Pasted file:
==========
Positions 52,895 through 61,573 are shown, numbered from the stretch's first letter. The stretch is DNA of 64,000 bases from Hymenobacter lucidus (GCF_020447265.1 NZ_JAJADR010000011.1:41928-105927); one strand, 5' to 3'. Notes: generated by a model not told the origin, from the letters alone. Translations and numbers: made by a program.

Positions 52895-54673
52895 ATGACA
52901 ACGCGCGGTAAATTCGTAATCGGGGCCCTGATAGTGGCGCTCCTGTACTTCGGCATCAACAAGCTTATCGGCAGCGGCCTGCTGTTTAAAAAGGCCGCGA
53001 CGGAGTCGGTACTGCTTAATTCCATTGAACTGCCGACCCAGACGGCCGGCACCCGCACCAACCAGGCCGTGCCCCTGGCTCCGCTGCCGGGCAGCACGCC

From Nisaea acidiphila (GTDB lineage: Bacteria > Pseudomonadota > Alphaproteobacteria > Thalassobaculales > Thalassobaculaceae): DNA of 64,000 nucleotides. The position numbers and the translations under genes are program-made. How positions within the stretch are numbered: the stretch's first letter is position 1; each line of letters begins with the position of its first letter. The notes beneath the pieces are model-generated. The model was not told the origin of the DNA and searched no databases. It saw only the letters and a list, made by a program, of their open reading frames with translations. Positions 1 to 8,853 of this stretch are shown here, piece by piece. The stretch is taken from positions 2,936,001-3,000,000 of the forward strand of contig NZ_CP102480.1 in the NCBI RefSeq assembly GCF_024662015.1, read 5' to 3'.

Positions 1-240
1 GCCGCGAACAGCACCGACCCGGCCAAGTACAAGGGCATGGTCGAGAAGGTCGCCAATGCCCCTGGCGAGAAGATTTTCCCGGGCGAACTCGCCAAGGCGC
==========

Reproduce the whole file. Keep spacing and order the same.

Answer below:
Positions 52,895 through 61,573 are shown, numbered from the stretch's first letter. The stretch is DNA of 64,000 bases from Hymenobacter lucidus (GCF_020447265.1 NZ_JAJADR010000011.1:41928-105927); one strand, 5' to 3'. Notes: generated by a model not told the origin, from the letters alone. Translations and numbers: made by a program.

Positions 52895-54673
52895 ATGACA
52901 ACGCGCGGTAAATTCGTAATCGGGGCCCTGATAGTGGCGCTCCTGTACTTCGGCATCAACAAGCTTATCGGCAGCGGCCTGCTGTTTAAAAAGGCCGCGA
53001 CGGAGTCGGTACTGCTTAATTCCATTGAACTGCCGACCCAGACGGCCGGCACCCGCACCAACCAGGCCGTGCCCCTGGCTCCGCTGCCGGGCAGCACGCC

From Nisaea acidiphila (GTDB lineage: Bacteria > Pseudomonadota > Alphaproteobacteria > Thalassobaculales > Thalassobaculaceae): DNA of 64,000 nucleotides. The position numbers and the translations under genes are program-made. How positions within the stretch are numbered: the stretch's first letter is position 1; each line of letters begins with the position of its first letter. The notes beneath the pieces are model-generated. The model was not told the origin of the DNA and searched no databases. It saw only the letters and a list, made by a program, of their open reading frames with translations. Positions 1 to 8,853 of this stretch are shown here, piece by piece. The stretch is taken from positions 2,936,001-3,000,000 of the forward strand of contig NZ_CP102480.1 in the NCBI RefSeq assembly GCF_024662015.1, read 5' to 3'.

Positions 1-240
1 GCCGCGAACAGCACCGACCCGGCCAAGTACAAGGGCATGGTCGAGAAGGTCGCCAATGCCCCTGGCGAGAAGATTTTCCCGGGCGAACTCGCCAAGGCGC